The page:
The recent outbreak of the deadly Ebola virus disease (EVD) in neighboring Sierra Leone and the reoccurrence of the disease in Liberia, have forced authorities of Liberia’s Ministry of Health and Social Welfare and their counterparts in the sub-region, to a meeting.
The main theme of the meeting is on the prevention and strengthening collaboration to effectively address the Ebola outbreak, which has now claimed the lives of at least 337 persons in the sub-region.
Guinea remains worst affected, with 264 Ebola-related deaths, the World Health Organization (WHO) data showed, as the toll in Sierra Leone and Liberia has hit 49 and 24 respectively.
This meeting is coming in the wake of fresh cases being reported in the three countries.
Liberia’s Health Ministry authorities have confirmed that five new cases have been reported in Lofa County (Foya 3 and Voinjama 2). They also confirmed the death of three in Lofa, with two of it occurring in Foya and one in Voinjama.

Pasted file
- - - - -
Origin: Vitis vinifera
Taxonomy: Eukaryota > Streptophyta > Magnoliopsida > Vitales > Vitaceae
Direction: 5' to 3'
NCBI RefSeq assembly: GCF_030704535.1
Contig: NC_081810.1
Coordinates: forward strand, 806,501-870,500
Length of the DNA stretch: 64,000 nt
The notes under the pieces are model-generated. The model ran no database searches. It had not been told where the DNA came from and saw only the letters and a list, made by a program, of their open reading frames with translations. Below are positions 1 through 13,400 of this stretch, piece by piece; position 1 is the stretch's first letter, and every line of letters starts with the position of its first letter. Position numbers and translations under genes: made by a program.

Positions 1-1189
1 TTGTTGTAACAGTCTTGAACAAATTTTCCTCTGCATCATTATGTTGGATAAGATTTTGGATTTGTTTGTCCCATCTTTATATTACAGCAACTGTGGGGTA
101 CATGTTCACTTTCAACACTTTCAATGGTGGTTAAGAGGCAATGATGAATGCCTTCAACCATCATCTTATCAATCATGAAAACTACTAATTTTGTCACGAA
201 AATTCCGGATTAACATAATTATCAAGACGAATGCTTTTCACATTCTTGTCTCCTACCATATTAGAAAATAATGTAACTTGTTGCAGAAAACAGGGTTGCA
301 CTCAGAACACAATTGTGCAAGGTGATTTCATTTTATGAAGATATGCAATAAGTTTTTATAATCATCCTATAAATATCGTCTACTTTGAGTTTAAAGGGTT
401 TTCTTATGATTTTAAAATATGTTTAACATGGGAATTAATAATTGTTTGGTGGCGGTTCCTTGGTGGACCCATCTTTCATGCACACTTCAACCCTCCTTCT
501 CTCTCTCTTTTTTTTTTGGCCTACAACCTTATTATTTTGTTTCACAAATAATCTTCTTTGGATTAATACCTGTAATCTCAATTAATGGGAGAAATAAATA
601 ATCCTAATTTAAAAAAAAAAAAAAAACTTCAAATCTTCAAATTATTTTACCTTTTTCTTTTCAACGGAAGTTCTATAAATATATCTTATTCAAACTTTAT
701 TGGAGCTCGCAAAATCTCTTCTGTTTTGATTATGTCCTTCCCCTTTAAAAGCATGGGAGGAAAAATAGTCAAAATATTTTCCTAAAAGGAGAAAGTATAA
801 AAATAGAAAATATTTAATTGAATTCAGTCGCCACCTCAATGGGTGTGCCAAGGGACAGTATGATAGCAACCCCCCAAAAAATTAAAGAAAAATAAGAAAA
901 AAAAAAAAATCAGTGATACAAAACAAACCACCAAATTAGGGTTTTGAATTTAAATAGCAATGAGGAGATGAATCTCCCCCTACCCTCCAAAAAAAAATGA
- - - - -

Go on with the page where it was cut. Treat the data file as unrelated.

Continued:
It is also reported that three Sierra Leoneans are confirmed positive with the Ebola virus disease in Liberia.
Liberia’s Chief Medical Officer, Dr. Bernice Dahn, is representing Liberia at the Conakry, Guinea, meeting, which will discuss and strengthen efforts to contain the Ebola outbreak.
According to health authorities, the meeting will pave the way for a coordinated approach in dealing with critical issues of Ebola prevention and control including surveillance, contact tracing and follow up, case management, and information-sharing in the region. “The delegates will also review current critical issues about Ebola prevention, and adopt a robust approach in containing the spread of the virus,” they said.
As of June 19, the virus has claimed eight lives, bringing the total cumulative deaths to 17; 18 confirmed cases in the country. Three new suspected cases were reported from Lofa County pending laboratory confirmation, the Health Ministry said.
Meanwhile, President Ellen Johnson-Sirleaf has appealed to the public to work with the MOHSW and partners by adhering to instructions from health workers about measures aimed at preventing Ebola, and doing away with fears, panic, stigma, and the state of denial.